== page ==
• 2.
    Jung, Bongnam
    et al.
    Uppsala University, Disciplinary Domain of Medicine and Pharmacy, Faculty of Medicine, Department of Immunology, Genetics and Pathology, Vascular Biology.
    Arnold, Thomas D.
    Univ Calif San Francisco, Dept Pediat, San Francisco, CA USA.
    Raschperger, Elisabeth
    Novum, Karolinska Inst, ICMC, Stockholm, Sweden.
    Gaengel, Konstantin
    Uppsala University, Disciplinary Domain of Medicine and Pharmacy, Faculty of Medicine, Department of Immunology, Genetics and Pathology.
    Betsholtz, Christer
    Uppsala University, Disciplinary Domain of Medicine and Pharmacy, Faculty of Medicine, Department of Immunology, Genetics and Pathology, Vascular Biology. Novum, Karolinska Inst, ICMC, Stockholm, Sweden.
    Visualization of vascular mural cells in developing brain using genetically labeled transgenic reporter mice2018In: Journal of Cerebral Blood Flow and Metabolism, ISSN 0271-678X, E-ISSN 1559-7016, Vol. 38, no 3, p. 456-468Article in journal (Refereed)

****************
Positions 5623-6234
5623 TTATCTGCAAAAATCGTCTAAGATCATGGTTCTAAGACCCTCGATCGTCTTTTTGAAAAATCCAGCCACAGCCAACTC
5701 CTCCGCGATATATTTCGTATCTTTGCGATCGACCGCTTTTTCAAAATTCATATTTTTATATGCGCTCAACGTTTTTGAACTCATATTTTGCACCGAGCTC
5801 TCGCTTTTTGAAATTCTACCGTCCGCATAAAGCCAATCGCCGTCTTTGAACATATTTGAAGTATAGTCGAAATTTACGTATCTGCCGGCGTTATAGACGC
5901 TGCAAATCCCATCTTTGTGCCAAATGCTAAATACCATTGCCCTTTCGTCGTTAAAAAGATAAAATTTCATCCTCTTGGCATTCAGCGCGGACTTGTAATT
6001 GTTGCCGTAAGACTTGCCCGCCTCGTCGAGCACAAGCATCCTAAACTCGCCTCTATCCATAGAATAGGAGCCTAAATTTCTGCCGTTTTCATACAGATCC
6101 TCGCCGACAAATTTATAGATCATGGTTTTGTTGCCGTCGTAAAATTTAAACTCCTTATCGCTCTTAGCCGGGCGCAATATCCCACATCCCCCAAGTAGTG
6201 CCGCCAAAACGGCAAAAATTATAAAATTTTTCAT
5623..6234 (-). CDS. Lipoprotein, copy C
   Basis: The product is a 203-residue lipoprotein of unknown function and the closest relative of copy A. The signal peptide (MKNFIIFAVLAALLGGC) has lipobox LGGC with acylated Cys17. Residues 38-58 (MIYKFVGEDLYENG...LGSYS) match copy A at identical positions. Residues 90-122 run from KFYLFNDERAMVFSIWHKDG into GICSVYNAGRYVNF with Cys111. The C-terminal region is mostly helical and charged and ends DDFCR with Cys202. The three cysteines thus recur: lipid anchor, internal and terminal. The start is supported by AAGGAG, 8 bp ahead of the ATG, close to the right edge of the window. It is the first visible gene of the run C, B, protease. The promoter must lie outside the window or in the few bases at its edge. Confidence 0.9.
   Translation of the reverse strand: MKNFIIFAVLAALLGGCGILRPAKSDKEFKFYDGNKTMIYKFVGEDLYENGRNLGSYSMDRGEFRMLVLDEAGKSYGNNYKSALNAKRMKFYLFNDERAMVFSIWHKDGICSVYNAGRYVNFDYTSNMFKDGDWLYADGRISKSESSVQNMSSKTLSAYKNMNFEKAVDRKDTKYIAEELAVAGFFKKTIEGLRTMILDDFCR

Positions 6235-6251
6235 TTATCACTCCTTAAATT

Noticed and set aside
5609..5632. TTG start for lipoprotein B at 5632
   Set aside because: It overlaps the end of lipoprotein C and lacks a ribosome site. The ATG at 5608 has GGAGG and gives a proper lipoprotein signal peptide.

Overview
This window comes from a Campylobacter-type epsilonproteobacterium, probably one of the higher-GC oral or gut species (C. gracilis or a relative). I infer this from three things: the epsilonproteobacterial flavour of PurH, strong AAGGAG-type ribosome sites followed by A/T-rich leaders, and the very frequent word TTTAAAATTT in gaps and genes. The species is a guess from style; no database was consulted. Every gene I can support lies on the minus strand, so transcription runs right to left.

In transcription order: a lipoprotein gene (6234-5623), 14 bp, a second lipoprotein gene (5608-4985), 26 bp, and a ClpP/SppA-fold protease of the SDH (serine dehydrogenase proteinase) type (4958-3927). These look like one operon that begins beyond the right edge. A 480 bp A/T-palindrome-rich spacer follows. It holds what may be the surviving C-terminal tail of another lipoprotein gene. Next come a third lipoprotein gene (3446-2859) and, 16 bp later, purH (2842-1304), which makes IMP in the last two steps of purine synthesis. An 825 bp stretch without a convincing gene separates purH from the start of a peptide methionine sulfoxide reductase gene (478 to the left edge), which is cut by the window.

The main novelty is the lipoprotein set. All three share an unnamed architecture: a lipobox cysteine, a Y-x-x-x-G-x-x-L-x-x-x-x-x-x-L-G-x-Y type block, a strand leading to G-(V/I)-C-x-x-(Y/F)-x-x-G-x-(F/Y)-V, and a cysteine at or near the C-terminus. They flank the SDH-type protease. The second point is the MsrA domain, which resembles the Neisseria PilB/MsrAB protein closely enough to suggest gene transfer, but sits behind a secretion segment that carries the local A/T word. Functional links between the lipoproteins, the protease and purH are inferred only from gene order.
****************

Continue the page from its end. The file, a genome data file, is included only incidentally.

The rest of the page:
Abstract [en]

    The establishment of a fully functional blood vascular system requires elaborate angiogenic and vascular maturation events in order to fulfill organ-specific anatomical and physiological needs. Although vascular mural cells, i.e. pericytes and vascular smooth muscle cells, are known to play fundamental roles during these processes, their characteristics during vascular development remain incompletely understood. In this report, we utilized transgenic reporter mice in which mural cells are genetically labeled to examine developing vascular mural cells in the central nervous system (CNS). We found platelet-derived growth factor receptor beta gene (Pdgfrb)-driven EGFP reporter expression as a suitable marker for vascular mural cells at the earliest stages of mouse brain vascularization. Furthermore, the combination of Pdgfrb and NG2 gene (Cspg4) driven reporter expression increased the specificity of brain vascular mural cell labeling at later stages. The expression of other known pericyte markers revealed time-,region-and marker-specific patterns, suggesting heterogeneity in mural cell maturation. We conclude that transgenic reporter mice provide an important tool to explore the development of CNS pericytes in health and disease.